Thymeout Fri 02-May-14 19:59:15

Lucky them! Was it a problem getting planning permission?

Stinkypinky73 Fri 02-May-14 19:52:28

I haven't read the whole thread but I am so worried about this that my DH and I have agreed to build three houses on our land (my bachelor uncle left me his house and sixty acres), just out of timber and not expensive, but to a high enough spec, so that they each can have one.

We are not going to tell them, however, until they reach 21 at least.

Thymeout Fri 02-May-14 19:35:54

Iseenyou - don't know. This was a suggestion made by Kirstie Allsop on the panel. But there's a shop near me, just a little independent outlet, where they've just converted the upstairs 'office' space into a self-contained flat. I suppose when it was originally built, pre-computers, they needed more room for general paper-related stuff. Now all the manager needs is a laptop.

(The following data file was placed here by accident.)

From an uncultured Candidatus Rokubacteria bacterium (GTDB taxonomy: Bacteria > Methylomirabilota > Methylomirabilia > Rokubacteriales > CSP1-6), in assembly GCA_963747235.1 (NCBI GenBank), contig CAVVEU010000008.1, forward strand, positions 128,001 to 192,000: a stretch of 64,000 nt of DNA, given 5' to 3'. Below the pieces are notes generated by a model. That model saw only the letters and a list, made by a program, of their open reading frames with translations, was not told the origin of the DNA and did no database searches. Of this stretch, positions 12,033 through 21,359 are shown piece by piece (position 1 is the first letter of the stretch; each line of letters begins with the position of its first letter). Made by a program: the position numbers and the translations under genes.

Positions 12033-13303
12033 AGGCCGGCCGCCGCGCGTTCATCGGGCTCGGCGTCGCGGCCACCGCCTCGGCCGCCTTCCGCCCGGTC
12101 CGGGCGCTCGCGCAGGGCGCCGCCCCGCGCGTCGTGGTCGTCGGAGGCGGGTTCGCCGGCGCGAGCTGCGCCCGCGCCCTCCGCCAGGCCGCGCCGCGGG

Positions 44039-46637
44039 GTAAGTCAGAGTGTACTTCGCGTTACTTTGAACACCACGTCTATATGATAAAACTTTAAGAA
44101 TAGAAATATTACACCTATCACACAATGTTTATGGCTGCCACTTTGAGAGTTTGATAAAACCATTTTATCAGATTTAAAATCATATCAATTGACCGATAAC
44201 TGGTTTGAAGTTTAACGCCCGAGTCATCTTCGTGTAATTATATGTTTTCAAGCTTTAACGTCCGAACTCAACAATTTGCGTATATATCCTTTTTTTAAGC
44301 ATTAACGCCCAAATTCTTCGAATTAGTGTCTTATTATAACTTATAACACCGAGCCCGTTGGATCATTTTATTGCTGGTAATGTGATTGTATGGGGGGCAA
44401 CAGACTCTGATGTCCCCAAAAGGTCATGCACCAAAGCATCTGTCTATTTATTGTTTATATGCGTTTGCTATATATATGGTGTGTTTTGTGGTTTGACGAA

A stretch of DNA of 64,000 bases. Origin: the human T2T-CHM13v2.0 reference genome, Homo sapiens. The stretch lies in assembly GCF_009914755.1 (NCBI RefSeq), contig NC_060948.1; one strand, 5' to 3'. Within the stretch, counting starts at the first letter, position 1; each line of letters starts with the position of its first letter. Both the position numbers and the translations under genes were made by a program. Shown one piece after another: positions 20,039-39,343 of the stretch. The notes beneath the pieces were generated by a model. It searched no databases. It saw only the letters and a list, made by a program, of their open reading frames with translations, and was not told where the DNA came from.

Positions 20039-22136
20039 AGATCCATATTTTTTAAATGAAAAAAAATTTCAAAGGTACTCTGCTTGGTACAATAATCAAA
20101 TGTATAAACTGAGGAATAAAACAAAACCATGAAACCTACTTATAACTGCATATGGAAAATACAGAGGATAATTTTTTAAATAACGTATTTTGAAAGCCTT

JM - if it's the ll who needs the credit checks, then surely they should pay for it. There was a thread recently from someone querying the amount the letting agent was charging her, as a tenant. I think it was more like £500. On top of the deposit and a month and a half's rent upfront.

Iseenyou Fri 02-May-14 19:03:13

Message withdrawn at poster's request.

JessicaMary Fri 02-May-14 18:47:49

Yes, I told someone the other day you cnanot charge both landlord and tenant and they laughed at me (I must be 20 years out of date). Normally "agents" in other areas act for one side or the other and only charge one side and charging both is corrupt. Yet estate agents do although it's more like £2k to the landlord and £300 to the tenant. However if they are paying to do a criminal records check and other fees which is not money the agent collects then it's not fair to say the agent is charging the fee. They are just passing on costs.